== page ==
The Eagle, Kevin Macdonald, 114 Mins (12A)
Limitless, Neil Burger, 99 Mins (15)
Wake Wood, David Keating, 90 Mins (18)

All roads lead to Rome... especially if you're garrisoned in fog-bound Britain

There have been a few films lately about Roman soldiers caught behind enemy lines in ancient Britain (Centurion, The Last Legion, King Arthur), but none of them comes close to Kevin Macdonald's The Eagle – for atmosphere and spectacle, at least. Like the same director's Touching the Void, it's about two men being battered by nature at its most unforgiving, and, like The Last King of Scotland, it has someone venturing far out of his depth in an exotic foreign land.

Macdonald's best idea is to show Channing Tatum and his fellow Romans as modern men. Instead of addressing each other with quasi-Shakespearean formality, as movie Romans are wont to do, they chat in American accents (although Tatum sometimes has a stab at an English one), usually complaining about the state of the latrines. They may be the bad guys from a British perspective, but Macdonald lets us see them as homesick infantry stationed in a foggy wilderness surrounded by tattooed hostiles. And as Tatum travels north of Hadrian's Wall in search of the golden standard his father lost in battle 20 years earlier, both the locals and the terrain get stranger and scarier. The Eagle is inspired by Apocalypse Now as much as it is by Spartacus.

The story, though, isn't as impressive as the world Macdonald has created. It may be rip-roaring in the source novel, Rosemary Sutcliff's The Eagle of the Ninth, but on screen the quest becomes a picturesque though hardly urgent montage of hiking and horse-riding through the Highlands. You can see why it's important to Tatum to retrieve the standard, but the audience is more likely to side with his slave, Jamie Bell, when he remarks that it's just a hunk of metal, and that slaughtering Britons is nothing to be proud of, anyway. By the same token, it's hard to accept these two historic enemies as fast friends. Most Roman centurions in this sub-genre tend to go native, but Tatum is a true-blue Pict-butchering imperialist to the end.

Limitless has such a cracking wish-fulfilment premise that it's hard to know whether to be annoyed or unsurprised that the film itself does not live up to it. It stars Bradley Cooper as a struggling New York writer who is slipped an experimental new wonder drug. When he takes it, he can think more quickly and clearly than anyone else on the planet. A week later, he's polished off his novel, learnt several languages and mastered the piano – and there's a dazzling firework display of psychedelic visual effects to show just how exhilarating his chemically enhanced life has become.

Fun though all of this is, Limitless, like The Adjustment Bureau before it, ignores most of its mind-boggling story possibilities. After wheeling some arbitrary obstacles onstage and off again (the drug's side effects, a mysterious death), it has Cooper working for a Warren Buffett-like tycoon (Robert De Niro) and eluding Russian loan sharks, which is a bit like a Superman film in which he becomes the world's fastest bike messenger. For someone with Cooper's "four-digit IQ", brokering corporate mergers seems like an awfully limited occupation.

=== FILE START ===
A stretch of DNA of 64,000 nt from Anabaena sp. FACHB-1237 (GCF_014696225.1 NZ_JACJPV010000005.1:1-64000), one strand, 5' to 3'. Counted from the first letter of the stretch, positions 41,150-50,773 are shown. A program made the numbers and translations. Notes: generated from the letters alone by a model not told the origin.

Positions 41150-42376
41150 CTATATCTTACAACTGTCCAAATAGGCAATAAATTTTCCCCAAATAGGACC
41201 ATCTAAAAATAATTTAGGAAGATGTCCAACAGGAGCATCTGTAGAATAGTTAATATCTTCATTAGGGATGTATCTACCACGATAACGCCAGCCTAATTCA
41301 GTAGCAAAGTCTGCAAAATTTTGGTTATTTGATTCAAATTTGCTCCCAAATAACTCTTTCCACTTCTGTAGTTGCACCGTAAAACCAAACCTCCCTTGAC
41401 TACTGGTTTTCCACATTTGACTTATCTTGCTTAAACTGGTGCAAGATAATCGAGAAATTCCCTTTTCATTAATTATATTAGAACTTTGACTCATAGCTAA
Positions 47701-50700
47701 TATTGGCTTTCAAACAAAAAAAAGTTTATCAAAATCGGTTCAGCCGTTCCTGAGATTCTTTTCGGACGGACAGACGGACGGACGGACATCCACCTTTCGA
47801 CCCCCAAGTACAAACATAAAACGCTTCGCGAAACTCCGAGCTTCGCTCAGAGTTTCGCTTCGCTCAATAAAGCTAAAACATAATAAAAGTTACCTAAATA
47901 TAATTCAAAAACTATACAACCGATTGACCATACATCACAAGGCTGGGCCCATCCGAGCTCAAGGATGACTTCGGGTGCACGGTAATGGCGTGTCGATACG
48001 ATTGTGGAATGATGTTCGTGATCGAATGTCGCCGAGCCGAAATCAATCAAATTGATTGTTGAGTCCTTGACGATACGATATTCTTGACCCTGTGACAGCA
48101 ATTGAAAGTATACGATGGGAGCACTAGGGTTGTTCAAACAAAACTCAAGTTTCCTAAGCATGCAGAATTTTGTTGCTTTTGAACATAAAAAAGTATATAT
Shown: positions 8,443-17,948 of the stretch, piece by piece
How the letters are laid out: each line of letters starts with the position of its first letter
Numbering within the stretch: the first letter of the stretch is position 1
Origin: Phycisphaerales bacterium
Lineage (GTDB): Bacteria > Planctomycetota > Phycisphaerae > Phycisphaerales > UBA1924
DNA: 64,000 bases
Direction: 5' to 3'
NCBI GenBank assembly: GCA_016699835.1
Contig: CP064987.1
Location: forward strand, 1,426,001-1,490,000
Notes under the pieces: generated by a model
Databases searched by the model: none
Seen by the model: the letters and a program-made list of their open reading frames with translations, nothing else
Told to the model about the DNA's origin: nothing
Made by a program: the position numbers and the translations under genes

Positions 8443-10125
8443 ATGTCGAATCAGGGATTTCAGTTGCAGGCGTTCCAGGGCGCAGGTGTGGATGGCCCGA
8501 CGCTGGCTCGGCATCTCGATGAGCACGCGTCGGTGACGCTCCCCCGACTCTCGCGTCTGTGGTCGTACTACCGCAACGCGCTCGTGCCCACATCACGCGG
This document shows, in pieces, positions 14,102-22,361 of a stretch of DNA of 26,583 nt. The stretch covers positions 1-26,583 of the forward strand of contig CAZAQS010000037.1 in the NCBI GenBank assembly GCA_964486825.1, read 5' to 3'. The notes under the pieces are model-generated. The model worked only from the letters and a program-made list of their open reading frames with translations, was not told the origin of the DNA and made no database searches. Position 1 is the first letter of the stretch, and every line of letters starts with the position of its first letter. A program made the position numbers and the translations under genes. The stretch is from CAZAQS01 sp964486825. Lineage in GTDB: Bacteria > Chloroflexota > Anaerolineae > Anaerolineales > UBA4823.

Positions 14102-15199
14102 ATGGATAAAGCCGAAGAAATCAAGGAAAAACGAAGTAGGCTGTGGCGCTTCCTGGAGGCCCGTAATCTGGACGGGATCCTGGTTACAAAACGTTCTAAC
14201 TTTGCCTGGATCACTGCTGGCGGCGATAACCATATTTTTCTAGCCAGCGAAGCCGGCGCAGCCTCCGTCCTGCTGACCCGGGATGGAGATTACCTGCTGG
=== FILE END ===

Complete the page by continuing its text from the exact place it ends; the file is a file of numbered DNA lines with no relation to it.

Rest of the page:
The third new film from the revived Hammer studios, Wake Wood is the first that feels like a proper Hammer horror, complete with a remote village, Pagan rituals, and geysers of bright red fake blood. It's also got a spooky, soulful story, even if it's one that Stephen King fans will know already. Eva Birthistle and Aidan Gillen are sympathetic as a couple who hope to bring their daughter back from the dead; Timothy Spall twinkles in the Christopher Lee role of the village squire. Only the cheapo-looking camerawork spoils things – although that, too, is true to its Hammer heritage.



Next Week

Nicholas Barber has a taste of Oranges and Sunshine, the debut film from Jim "son of Ken" Loach

Also Showing: 27/03/11

Country Strong (117 mins, 12A)

Gwyneth Paltrow plays the promiscuous, alcoholic country'n' western megastar we're supposed to feel sorry for in this directionless Nashville melodrama. Tim McGraw is her husband and manager, Garrett Hedlund is her songwriting boyfriend, and Leighton Meester the starlet poised to take her crown – and they're all as self-involved and duplicitous as she is. Hedlund, in particular, is utterly reprehensible, and yet he's presented as the voice of integrity. Weak.



Faster (98 mins, 15)

Turgid Kill Bill rip-off with Dwayne Johnson in the Uma Thurman role, gunning down the low-lives responsible for his brother's death. It gets off to a satisfyingly lurid start, but, considering the title, it's astonishing how slow Faster becomes, as it detours away from Johnson's killing spree time and time again. Do we really need to be told about the childhood illnesses and custody disputes of every minor character? Billy Bob Thornton and Carla Gugino are among those putting the brakes on.



A Turtle's tale: Sammy's Adventures (89 mins, U)

This cartoon for young children boasts some beautifully animated marine wildlife that floats before your eyes in 3D. What it doesn't boast is a story. The narrator (John Hurt) even confesses that the characters do nothing at all for "10 years", which won't wash with Finding Nemo fans. After that, the titular turtle has some very minor skirmishes with fishermen and sharks, but calling any of them "adventures" would be pushing it.

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